Super Bowl: Why Tony Romo is the best commentator in sports as he puts his mystic powers to the test in biggest game of career

Romo faces pressure to replicate his impressive performance in the AFC Championship game when he accurately predicted a number of plays as the Patriots beat the Chiefs

Jack Rathborn
Monday 04 February 2019 00:30
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The most anticipated performance from a quarterback when Super Bowl 53 begins on Sunday is arguably a man not even on the field.

Tony Romo is in the unique situation of garnering as much attention, and perhaps pressure, as Tom Brady or Jared Goff.

That’s because the former Dallas Cowboys star has revolutionised sports broadcasting as we know it by accurately predicting plays.

“New England tried play action earlier, I can’t see it, this has to be a run,” Romo remarked seconds before Brady handed the ball off to Rex Burkhead to drive home a dagger of a touchdown against the Chiefs in overtime, booking the Patriots’ Super Bowl place.

It capped a series of bold play predictions throughout a thrilling AFC Championship game, with anticipation rising after two weeks of build-up to his next masterful breakdown from the booth.

“There’s no plan of doing it at all,” Romo admitted when quizzed on whether he looks to make outlandish predictions. “Sometimes you just get passionate and you get excited and in the moment you start, you know, just really talking out loud what’s going through your brain. Sometimes you see a lot of stuff and then you just try and articulate that to the people who are watching.”

Romo, who is adored by Cowboys fans, became well known for being the protagonist as Dallas conspired to combust at the least opportune moment over a series of underperforming seasons. Rival fans would routinely consume a healthy dose of schadenfreude as the Cowboys’ seasons unravelled – with 23 years and counting since their last Super Bowl.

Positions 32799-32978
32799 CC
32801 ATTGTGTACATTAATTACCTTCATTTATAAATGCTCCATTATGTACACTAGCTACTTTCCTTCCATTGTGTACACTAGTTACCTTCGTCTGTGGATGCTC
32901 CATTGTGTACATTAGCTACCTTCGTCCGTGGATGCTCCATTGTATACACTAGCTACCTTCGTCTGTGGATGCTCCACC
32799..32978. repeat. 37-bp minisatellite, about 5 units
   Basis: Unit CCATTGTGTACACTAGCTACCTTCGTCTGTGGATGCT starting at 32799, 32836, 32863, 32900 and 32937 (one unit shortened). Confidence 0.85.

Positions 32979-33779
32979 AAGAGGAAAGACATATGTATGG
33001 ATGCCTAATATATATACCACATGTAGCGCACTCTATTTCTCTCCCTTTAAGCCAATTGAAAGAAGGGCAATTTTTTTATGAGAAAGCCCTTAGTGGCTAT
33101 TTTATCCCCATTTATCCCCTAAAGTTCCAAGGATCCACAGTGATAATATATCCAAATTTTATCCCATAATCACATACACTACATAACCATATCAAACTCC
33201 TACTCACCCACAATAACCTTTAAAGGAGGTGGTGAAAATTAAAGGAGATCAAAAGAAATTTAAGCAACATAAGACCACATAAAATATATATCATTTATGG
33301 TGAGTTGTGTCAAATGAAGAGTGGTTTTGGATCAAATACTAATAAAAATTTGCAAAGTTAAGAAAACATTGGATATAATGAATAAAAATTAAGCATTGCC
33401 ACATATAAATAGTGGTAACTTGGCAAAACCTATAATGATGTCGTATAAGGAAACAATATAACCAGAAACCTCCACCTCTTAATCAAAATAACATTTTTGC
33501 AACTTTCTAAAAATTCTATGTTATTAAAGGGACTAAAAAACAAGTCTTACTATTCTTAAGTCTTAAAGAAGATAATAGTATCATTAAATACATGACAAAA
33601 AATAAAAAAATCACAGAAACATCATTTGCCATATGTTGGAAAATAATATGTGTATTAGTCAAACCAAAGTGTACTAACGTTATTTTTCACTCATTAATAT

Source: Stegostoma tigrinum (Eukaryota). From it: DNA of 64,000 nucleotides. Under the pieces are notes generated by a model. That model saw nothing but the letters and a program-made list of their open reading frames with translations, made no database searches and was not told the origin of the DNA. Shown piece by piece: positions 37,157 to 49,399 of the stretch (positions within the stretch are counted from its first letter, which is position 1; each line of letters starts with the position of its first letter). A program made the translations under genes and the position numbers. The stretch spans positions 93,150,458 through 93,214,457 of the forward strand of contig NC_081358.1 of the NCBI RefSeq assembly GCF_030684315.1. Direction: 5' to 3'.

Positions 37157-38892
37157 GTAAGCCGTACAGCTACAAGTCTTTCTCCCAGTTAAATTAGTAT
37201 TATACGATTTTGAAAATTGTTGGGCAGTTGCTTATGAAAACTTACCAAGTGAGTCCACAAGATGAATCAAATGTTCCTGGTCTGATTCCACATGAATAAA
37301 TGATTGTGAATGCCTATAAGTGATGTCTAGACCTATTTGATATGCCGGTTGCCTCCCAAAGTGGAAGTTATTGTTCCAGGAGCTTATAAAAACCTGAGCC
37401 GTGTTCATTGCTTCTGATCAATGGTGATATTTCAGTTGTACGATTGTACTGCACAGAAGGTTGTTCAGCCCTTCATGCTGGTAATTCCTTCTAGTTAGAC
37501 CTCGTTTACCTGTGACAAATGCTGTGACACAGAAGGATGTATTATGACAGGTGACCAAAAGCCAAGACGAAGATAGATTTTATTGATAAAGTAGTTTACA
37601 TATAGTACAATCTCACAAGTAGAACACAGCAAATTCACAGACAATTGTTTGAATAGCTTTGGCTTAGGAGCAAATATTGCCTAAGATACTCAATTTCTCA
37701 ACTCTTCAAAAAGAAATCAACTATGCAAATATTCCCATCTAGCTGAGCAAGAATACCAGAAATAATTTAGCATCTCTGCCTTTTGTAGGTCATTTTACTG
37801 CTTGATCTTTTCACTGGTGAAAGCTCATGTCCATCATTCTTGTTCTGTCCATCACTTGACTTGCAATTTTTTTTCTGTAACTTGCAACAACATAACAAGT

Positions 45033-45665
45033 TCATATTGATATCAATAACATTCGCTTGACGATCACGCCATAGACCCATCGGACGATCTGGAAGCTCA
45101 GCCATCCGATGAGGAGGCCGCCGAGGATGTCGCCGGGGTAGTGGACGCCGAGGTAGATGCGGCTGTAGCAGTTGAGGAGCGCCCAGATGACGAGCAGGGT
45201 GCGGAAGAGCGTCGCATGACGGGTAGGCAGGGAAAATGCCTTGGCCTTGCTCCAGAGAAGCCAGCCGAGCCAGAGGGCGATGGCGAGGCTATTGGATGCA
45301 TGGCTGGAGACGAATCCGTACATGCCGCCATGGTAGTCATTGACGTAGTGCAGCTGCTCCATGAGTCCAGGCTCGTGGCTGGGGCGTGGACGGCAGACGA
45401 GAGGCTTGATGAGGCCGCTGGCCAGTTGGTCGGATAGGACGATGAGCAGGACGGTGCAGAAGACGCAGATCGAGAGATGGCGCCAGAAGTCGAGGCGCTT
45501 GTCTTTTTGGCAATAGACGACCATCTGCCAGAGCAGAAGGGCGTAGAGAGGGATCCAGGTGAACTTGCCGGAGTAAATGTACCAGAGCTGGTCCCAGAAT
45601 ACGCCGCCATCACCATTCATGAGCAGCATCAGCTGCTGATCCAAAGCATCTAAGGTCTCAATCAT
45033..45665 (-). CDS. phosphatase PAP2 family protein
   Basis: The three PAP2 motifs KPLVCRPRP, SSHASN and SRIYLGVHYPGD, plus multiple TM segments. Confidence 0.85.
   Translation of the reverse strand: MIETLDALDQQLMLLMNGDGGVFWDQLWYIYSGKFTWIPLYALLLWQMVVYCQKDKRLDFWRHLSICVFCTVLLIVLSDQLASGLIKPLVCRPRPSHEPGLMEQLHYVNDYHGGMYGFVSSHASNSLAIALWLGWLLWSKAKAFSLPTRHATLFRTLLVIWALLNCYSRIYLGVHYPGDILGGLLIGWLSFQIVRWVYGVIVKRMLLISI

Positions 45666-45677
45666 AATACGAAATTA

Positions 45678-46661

Underrated due to his peak coinciding with the golden age of quarterbacks, Romo still managed four Pro Bowl appearances and argued he was hard done by to be eclipsed by Aaron Rodgers as the league’s MVP in 2014.

But now, due to his inability to lead the Cowboys to the big game as a player, Romo is facing the biggest moment of his career in the NFL.

Tony Romo will call the Super Bowl for CBS (Getty )

In a similar way to how Frank Lampard found adulation from Manchester City fans later in his career after starring for a Chelsea side hated by so many, Romo has almost been almost unanimously celebrated as a commentator with CBS Sports.

Paired with the legendary Jim Nantz, their acoustics in the booth this weekend make for one of the most compelling sports broadcasts in recent memory.

The majority of those who tune in to watch the action at the futuristic Mercedes-Benz Stadium in Atlanta will not be gridiron aficionados, and their natural tendency will be to follow the ball on the screen. But Romo’s ability to force the viewer to trust his anticipation provides for a unique experience. He does so with a thrill resembling that of a child shredding paper on Christmas day, framing the drama perfectly.

It’s not by chance either, with his tremendous appetite to do his homework, pestering defensive coordinators in the build-up to games. Despite his position as a player, he maintains a fascination for defence.

“He’s passionate, loves the game, studied the game and to the degree that he can articulate the game with the enthusiasm that he has that’s infectious, and that’s what caught people,” remarked Romo’s CBS colleague James Brown. “Tony is sharing with you every Sunday what his role was all the years he was a quarterback.”

His greatness in the booth could be shortlived too, with his $4 million (£3 million) per year deal with CBS expiring after next season. Rumours persist of a career in coaching with the 38-year-old likely to fetch offers within the next year, perhaps from Jerry Jones in Dallas, who remains a huge admirer.

“I’m going to go 28-24 and I think that 24 has the ball at the end and they don’t score,” Romo remarked on Tuesday without picking a side, but insisting the side with 24 points would have the ball last.

So the pressure is truly on Romo to prove he is ‘Romostradamus’; pull it off during the biggest game of them all and he will have raised the bar for sports broadcasters forever.

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